Being better refreshed, she is more willing to do physical things.  Which segways nicely to my other new good news.  I bought a tandem kayak for Mother's Day.  My parents are very gracious to watch my kids so I can play on the lake, but this summer, they decided to tour the Northwestern United States and visit family.   Consequently, if I wanted to paddle, I needed to find a family option.  Amelia is a competent paddler.  Charlotte might be.  But Elise is not.  However, I did discover on our family vacation, Spring Break 2016, that Elise very much liked a kayak and was willing to attempt to paddle.  Furthermore, that if she tired, I could manage the whole 13.5 feet of it myself, with no problem.

So, I got one that I could put Elise and Charlotte on and I put Amelia on Ethan's kayak.  It has gone over brilliantly well, and we have gone out several times.  Everyone thinks it is grand fun.  Interestingly, I put it on their older brother, Gabriel's truck.  And as he is in the Army now, seeing his truck in our driveway every day was rough on them.  Now they see it as a kayak transport, and they don't cry when they see it, which was an unexpected bonus.




When Amelia and Charlotte were in VBS, we took out Willow on it.  As a consequence, she now has a real life jacket.


This may not appear to be a huge deal, but when you life stretches out with a daughter that will likely remain at home, that she will be able to participate in an activity that you love, it looks more fun and less wearying.

She also likes to hike.  I mean, she would rather die than walk on a sidewalk or road, but in the woods, she is more than willing to push a little.  Also, very hopeful.  I haven't sorted a way to keep her from getting painfully hot...but I am going to probably look at a camelback and see if hydration will help.

But have I mentioned that I feel like I am getting my hoped for life back??  I am.  I can live without family biking trips if I can find other "family fun options" that don't exclusively consist of movies and restaurants.

Hope is a little word, for a big thing.


Monday, January 16, 2017

Long Time, No See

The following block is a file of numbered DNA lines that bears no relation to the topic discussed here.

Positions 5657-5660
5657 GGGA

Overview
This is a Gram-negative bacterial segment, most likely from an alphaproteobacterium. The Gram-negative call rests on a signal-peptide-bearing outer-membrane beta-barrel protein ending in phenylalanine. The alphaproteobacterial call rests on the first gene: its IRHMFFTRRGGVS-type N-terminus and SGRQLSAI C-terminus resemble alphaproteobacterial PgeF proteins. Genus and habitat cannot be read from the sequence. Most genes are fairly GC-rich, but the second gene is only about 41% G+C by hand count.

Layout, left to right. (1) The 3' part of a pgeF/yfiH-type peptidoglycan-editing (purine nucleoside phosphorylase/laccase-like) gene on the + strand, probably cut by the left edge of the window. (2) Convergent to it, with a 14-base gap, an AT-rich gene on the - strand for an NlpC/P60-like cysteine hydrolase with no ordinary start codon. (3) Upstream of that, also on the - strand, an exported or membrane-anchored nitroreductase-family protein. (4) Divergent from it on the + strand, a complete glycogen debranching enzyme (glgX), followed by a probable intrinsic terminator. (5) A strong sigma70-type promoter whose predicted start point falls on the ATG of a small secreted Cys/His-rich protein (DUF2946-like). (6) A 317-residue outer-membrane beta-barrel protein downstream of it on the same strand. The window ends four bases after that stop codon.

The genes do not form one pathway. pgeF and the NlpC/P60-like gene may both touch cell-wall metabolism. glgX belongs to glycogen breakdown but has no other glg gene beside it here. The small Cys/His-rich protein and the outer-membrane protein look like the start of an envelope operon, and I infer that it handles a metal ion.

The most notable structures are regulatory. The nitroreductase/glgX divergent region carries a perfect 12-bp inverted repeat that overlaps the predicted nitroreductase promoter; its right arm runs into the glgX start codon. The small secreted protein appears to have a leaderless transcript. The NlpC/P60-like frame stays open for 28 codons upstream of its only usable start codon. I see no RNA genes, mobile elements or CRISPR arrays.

Hi. 

It has been ludicrously long since I posted.  And I have no real excuse, but I am afraid that if I don't take a broad swipe at the last 6 months, I will give up posting because there has been too much time that was let pass.

The short, please understand excuse, is that I kept hoping that I could share hope and answers, and we still have no answers for Elise's exhaustion and soreness.  The Vitamin D supplement has made a huge impact, but it has not been the silver bullet I was hoping for.

Nor have I gotten much encouragement or direction from our doctors.

In the last 6 months, I have watched several of my friends' kids and family members be excessively tired for less than a month and their doctors ran every test they had available to them, while I had to bully doctors and specialists to run the same ones.  It has been up to me to ask for tests and specialist referrals.  It has been up to me to read medical journals.  I have not come up with any new hypotheses, but I also find myself angry, as it is not my JOB to do so, either.  I mean, other than being an invested mom.

I have not given up, but my panic level is lessened by her physical response to the Vitamin D supplements.  I am low grade seeking, but my anxiety levels had gotten so out of control I was having panic attacks and waking in the night.  And so I had to give it a rest and allow myself to resolve my own issues before I had to seek medical help myself.  Put the oxygen mask on yourself before you put it on your kid and all that.